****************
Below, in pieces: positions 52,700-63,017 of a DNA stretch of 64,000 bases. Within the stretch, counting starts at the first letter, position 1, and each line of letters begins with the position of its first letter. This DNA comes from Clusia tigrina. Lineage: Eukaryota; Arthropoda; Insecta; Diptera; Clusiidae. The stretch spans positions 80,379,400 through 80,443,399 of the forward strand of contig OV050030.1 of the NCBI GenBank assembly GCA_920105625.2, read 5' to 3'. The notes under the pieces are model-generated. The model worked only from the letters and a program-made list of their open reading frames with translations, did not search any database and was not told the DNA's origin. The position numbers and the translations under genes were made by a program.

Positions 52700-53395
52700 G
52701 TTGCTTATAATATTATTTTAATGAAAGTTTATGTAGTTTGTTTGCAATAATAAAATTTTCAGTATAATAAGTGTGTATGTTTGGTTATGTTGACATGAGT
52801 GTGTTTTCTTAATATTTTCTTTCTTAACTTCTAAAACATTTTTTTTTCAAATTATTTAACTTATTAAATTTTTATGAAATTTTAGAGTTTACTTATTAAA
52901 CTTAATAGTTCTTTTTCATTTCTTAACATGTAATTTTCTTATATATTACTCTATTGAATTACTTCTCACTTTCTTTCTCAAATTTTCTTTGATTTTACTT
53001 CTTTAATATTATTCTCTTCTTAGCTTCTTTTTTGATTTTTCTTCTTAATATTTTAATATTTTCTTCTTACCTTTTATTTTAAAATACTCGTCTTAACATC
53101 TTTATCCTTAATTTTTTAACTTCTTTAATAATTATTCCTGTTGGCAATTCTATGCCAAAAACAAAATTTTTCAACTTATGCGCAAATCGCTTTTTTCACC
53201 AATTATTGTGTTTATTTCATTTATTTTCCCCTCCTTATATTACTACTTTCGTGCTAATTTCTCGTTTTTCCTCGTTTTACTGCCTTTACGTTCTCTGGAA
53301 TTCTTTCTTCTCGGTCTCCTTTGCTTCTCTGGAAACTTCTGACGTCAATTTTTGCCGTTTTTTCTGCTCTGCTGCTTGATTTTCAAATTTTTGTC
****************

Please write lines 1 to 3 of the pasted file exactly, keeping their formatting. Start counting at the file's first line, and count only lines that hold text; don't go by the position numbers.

Below, in pieces: positions 52,700-63,017 of a DNA stretch of 64,000 bases. Within the stretch, counting starts at the first letter, position 1, and each line of letters begins with the position of its first letter. This DNA comes from Clusia tigrina. Lineage: Eukaryota; Arthropoda; Insecta; Diptera; Clusiidae. The stretch spans positions 80,379,400 through 80,443,399 of the forward strand of contig OV050030.1 of the NCBI GenBank assembly GCA_920105625.2, read 5' to 3'. The notes under the pieces are model-generated. The model worked only from the letters and a program-made list of their open reading frames with translations, did not search any database and was not told the DNA's origin. The position numbers and the translations under genes were made by a program.

Positions 52700-53395
52700 G